12 individual's expectedpayment must be equal across mechanisms satisfying the assumptions. This fact can be used to infer what players' equilibrium actions must be in games which would be too complexto solve by any direct method of computing optimal behavior. 21 Consider the following model. The aim is to represent, for example, a nancial or housing market and show that trading \frenzies" and price \crashes" are the inevitable outcome of rational strategic behavior in a market that clears through a sequence of sales rather than through a Walrasian auctioneer. There are N potential buyers, each of whom is interested in securing one of K available units. Without fully modelling the selling side ofthe market, we assume it generates asingle asking price at each instant oftime according tosome given function of buyer behavior todate. Each potential buyer observes all prices and all past o ersto trade, and can accept the current asking price at anyinstant, in which case, supply permitting, the buyer trades at that price. So traders have to decide both whether and when to o er to buy, all the while conditioning their strategies on the information that has been revealed in themarket to date. Regarding the function generating theaskingprices, we specify onlythat (i) if there is no demand at a price, then the next asking price is lower, and (ii) if demand exceeds remaining supply at any instant, then notrade actually takes place at that time but thenext asking price is higher and only those who attempted to trade are allowed to buy subsequently. 22 Note, however, that even if we did restrict attention to a speci c 21 The same approach is also an economical method of computing equilibrium bids in many standard auctions. For example, in an ascending auction for a single unit, the expected payment of a bidder equals her probability of winning times the expected secondhighest valuation among all the bidders conditional on her value being higher. So the RET implies that her equilibrium bid in a standard all-pay auction equals this quantity. Similarly, the RET implies that her equilibrium bid in a rst-price sealed-bid auction equals the expected second-highest valuation among all the bidders conditional on her value being higher. See Klemperer (1999, Appendix A) for more details and discussion. 22 Additional technical assumptions are required to ensure that all units are sold in nite time. See Bulow and Klemperer (1994) for full details. 10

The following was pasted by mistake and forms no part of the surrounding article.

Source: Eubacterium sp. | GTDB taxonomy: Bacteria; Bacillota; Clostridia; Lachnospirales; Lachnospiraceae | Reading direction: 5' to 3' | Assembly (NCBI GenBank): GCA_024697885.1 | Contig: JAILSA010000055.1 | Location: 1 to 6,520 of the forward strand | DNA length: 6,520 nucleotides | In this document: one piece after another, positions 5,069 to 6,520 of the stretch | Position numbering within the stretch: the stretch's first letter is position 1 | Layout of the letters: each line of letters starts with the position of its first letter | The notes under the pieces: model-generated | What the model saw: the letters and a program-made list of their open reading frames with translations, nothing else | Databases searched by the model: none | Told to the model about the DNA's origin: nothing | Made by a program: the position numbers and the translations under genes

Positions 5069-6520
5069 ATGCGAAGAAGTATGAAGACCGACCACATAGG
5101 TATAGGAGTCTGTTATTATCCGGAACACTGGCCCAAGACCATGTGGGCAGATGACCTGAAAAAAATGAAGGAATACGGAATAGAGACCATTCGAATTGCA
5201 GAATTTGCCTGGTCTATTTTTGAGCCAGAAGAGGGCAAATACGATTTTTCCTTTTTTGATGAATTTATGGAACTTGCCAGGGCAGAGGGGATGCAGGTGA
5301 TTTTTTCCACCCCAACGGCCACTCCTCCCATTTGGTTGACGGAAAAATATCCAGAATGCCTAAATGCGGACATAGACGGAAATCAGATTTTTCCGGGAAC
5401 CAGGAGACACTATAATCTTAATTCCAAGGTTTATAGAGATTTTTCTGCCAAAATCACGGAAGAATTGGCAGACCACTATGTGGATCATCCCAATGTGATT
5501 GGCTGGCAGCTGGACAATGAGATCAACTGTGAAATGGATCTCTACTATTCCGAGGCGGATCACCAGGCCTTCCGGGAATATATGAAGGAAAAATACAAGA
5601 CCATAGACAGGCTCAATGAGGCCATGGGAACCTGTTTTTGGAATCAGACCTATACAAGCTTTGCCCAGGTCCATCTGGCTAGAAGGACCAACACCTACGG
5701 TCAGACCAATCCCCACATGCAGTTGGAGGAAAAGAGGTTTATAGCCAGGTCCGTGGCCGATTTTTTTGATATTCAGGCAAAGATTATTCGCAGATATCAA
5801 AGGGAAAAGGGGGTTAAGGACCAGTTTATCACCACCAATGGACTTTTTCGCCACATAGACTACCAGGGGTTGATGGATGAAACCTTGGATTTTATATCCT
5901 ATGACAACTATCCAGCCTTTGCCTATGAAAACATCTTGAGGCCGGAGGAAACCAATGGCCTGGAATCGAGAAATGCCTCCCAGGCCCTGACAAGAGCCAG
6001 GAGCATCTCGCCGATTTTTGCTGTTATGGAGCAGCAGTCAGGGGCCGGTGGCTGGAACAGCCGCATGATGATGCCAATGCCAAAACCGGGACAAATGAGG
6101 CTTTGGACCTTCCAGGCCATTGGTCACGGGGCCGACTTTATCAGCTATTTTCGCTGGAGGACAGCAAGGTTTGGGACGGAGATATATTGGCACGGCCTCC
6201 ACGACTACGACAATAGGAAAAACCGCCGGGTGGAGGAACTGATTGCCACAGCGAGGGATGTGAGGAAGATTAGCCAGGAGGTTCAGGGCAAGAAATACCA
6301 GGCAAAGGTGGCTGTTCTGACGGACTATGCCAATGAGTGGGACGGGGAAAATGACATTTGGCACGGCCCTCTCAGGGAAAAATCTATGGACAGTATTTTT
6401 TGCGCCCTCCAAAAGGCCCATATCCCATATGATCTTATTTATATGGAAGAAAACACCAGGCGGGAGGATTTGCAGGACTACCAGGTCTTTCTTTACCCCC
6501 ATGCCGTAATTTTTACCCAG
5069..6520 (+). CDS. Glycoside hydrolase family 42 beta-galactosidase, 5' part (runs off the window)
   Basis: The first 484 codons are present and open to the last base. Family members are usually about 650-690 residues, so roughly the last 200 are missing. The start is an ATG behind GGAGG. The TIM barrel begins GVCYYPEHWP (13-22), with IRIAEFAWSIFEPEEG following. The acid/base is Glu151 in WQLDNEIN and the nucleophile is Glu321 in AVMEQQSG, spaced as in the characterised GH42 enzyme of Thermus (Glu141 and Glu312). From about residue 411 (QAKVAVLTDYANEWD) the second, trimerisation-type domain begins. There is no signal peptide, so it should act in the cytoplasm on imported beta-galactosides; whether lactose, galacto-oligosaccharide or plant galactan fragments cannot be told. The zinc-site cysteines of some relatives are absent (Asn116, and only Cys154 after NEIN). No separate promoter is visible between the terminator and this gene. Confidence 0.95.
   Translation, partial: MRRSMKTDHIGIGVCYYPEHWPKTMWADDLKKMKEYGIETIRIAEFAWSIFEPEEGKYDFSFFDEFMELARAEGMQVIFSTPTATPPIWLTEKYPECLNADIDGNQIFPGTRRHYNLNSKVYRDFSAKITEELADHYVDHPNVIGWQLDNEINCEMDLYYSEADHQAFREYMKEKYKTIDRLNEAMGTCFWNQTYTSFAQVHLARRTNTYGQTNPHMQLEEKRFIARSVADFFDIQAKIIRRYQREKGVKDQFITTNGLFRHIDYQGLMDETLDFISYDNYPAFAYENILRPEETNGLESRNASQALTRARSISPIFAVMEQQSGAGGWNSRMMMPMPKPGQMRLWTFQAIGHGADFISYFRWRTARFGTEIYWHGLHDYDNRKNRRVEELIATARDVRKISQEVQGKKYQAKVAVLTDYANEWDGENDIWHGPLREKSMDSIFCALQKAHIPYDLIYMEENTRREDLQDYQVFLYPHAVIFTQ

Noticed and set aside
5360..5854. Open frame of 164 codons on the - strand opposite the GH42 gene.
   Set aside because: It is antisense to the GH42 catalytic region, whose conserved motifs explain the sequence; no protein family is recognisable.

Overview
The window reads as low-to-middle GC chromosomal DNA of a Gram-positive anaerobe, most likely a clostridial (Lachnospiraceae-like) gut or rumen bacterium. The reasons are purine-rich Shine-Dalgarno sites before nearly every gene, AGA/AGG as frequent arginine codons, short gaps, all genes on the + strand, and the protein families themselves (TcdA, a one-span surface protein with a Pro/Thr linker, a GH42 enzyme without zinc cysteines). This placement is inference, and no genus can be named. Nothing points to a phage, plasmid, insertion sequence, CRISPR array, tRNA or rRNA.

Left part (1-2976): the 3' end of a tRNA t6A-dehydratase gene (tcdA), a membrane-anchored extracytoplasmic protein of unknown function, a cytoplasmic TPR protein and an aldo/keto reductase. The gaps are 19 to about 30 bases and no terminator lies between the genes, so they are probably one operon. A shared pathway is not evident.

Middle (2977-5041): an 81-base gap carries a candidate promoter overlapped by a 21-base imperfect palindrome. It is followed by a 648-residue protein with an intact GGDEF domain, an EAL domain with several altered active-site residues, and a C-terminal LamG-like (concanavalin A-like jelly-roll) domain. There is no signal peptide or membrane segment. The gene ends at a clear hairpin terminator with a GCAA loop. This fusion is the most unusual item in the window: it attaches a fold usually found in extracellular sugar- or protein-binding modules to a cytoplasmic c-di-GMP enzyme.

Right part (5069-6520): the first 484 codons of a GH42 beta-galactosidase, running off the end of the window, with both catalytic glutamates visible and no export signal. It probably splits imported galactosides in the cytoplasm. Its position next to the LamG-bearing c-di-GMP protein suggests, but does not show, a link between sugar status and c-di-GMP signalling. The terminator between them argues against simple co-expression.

13 price-setting process, thedirect approach ofcomputing buyers' optimal behavior using rst-order conditions as a function of all prior behavior to solve a dynamic program would generally be completely intractable. To usethe RET wemust rst ensurethat the appropriate assumptions are satis ed. We assume, of course, that buyers' valuations are independently drawnfrom acommon, strictly-increasing, atomless distribution, andthat there is no discounting during the time the mechanism takes. And the objects do eventually go to the highest-valuation buyers, and the lowestpossible-valuation buyer makes zero surplus in equilibrium, because of our assumption that if demand ever exceeds remaining supply then no trade takes place and non-demandersare henceforth excluded. So the RET applies, and it also applies to any subgame of the whole game. 23 Under our assumptions, then, starting from any point of the process, the remainder of the game is revenue equivalent to what would result if the game were halted at that point and the remainingk objects were sold to the remaining buyers using a standard ascending auction (which sells all k objects at the (k +1) st highest valuation among the remaining buyers). So at any point of our game we know the expected payment of any buyer in theremainder of our game, and therefore also thebuyer's expectedpayment conditional on winning. 24 But anypotential buyer whose expected payment conditionalonwinningequalsor exceedsthecurrent asking pricewillattempt 23 If, instead, excess demand resulted in random rationing the highest-valuation buyers might not win, violating the requirements of the RET, so even if we thought this was more natural it would make sense to begin with our assumption to be able to analyze and understand the process using the RET. The e ects of the alternative assumption could then be analyzed with the bene t of the intuitions developed usingthe RET. Bulow and Klemperer (1994) proceed in exactly this way. 24 Speci cally, if k objects remain, the buyer's expected payment conditional on winning will be the expected (k + 1) st highest valuation remaining conditional on the buyer having a valuation among the k highest remaining, and conditional on all the information revealed to date. This is exactly the buyer's expected payment conditional on winning an object in the ascending auction, since in both cases only winners pay and the probability of a bidder winning is the same. 11